Attorney Thomas C. Brandstrader Wins Case for Client Found with $6.75 Million of Cocaine

Criminal defense attorney Thomas C. Brandstrader wins not-guilty finding for client accused of possession with intent to distribute cocaine worth an estimated $6.75 million.

Thomas C. Brandstrader, a Chicago criminal defense attorney, recently won a case in the Circuit Court of Cook County Illinois (Case No. 15 CR 3480) for a client who was accused of possession with intent to distribute cocaine. According to court documents, the defendant was charged with one felony count of possession of a controlled substance after $6.75 million worth of cocaine was found in his car, following a police narcotics investigation when the defendant was allegedly witnessed placing two heavy suitcases into his vehicle before driving off.

Read more:

Happy Fourth

I hope we can take this day and reflect not on war and violence but on peace and honest discourse. A look at our American history draws  the conclusion that we have rarely lived up to the ideals set out in the Declaration of Independence. We should take a moment to celebrate the dissenters from the use of violence as a means to an end in this country and around the world. We don’t have all the answers and we don’t practice at home what we supposedly preach around the world. We support regimes  who are the antithesis of the ideals set out in the document that we adopted 240 years ago. Why? To protect a source of energy that’s use pollutes the atmosphere. It is time to stop and take a new approach to our life at home and our presence abroad. We have much work to do in our cities and towns and must succeed there before we can be any type of an example around the world. Sadly our political process does not seem to produce the type of individuals who recognize  this imperative. It is up to each and every one of us to change and bend the course of the American future in the direction set out by our founding fathers two and one/half centuries ago.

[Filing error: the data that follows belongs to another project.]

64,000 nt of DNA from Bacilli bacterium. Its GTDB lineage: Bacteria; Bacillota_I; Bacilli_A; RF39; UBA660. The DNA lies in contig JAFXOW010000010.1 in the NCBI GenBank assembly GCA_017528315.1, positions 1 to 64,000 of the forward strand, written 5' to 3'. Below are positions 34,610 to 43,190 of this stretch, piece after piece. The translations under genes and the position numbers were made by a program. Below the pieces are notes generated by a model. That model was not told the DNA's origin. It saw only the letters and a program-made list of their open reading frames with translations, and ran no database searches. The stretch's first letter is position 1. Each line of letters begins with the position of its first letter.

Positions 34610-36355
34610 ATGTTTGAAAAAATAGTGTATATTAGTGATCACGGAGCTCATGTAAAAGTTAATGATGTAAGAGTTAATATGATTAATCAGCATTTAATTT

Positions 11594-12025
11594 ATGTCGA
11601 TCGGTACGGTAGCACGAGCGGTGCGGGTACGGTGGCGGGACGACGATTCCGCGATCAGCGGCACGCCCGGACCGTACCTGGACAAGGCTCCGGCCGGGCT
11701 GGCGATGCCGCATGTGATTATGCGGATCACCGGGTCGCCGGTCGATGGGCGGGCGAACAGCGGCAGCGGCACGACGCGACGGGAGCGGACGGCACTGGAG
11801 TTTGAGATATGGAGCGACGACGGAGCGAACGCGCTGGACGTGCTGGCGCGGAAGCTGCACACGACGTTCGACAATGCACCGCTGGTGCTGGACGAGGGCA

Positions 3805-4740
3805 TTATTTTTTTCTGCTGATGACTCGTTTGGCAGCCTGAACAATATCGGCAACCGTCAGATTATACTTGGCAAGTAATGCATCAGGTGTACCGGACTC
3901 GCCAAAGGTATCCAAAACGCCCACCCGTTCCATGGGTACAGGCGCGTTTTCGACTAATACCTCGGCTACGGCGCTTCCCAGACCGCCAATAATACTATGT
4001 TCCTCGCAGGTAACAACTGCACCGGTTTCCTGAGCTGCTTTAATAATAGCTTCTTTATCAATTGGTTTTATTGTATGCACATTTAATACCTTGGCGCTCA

Utah v Streiff

A person leaves a location which is being surveilled for narcotics activity. He is stopped by the police who search him and recover narcotics. There was no probable cause for the stop. There was no “reasonable suspicion” for the stop other than the location from which the individual was seen leaving just prior to the stop. After arrest, the police learn that the individual has a “warrant” for an unpaid traffic violation from years before. It would be argued that as the above stop was no good, then the evidence was inadmissible as “fruit of the poisonous tree”. This has been the bench mark of the constitutional right to be free from unreasonable search and seizure as secured by the Fourth Amendment. Not so fast says the Supreme Court in Utah v Strieff as the discovery of the warrant post arrest now legalizes the unlawful recovery of evidence.Guess who wrote the opinion?

In a followup, I guess we should not be surprised by…

Activists question Chicago police use of cell phone tracking technology

Since at least 2005, the Chicago Police Department has had equipment that can locate cell phones by their signals. While the department says it uses the equipment only to locate people during criminal investigations, some activists are seeking information about whether police used the technology on lawful protesters or innocent bystanders.
Through a Freedom of Information Act request, the Chicago Reader found that police began at least six investigations…

Read more:

We would like to but we can’t tell you….

According to a recent report, Law Enforcement across the country are seeking funds for a super-secret device created by the Harris Corporation that can track cell phones, emails, and other data by acting like a cell phone tower and is small enough to fit in a suitcase. While it might focus on particular source, it can sweep the whole area in which it is located. It costs upwards of 500,000 dollars and goes by various names (StingRay, Kingfish) and is the rage of law enforcement at the moment. The problem is whoever buys it cannot talk about it as they are required to sign a non-disclosure agreement. So taxpayer money will be spent (annual cost after initial purchase is approximately 40 thousand dollars a year) on a product whose name brand will not be revealed, will not be seen, will not be demonstrated, and we will not know when it is employed or what will be done with the data acquired by its use.

When one considers that the only terrorists threats that seem to have been thwarted before they happened are ones created by the government itself, I question the expenditure of any public funds for the above purpose. We are heading to 1984 and constant government surveillance without an iota of probable cause and we don’t seem to really care. Wake up America…


%d bloggers like this: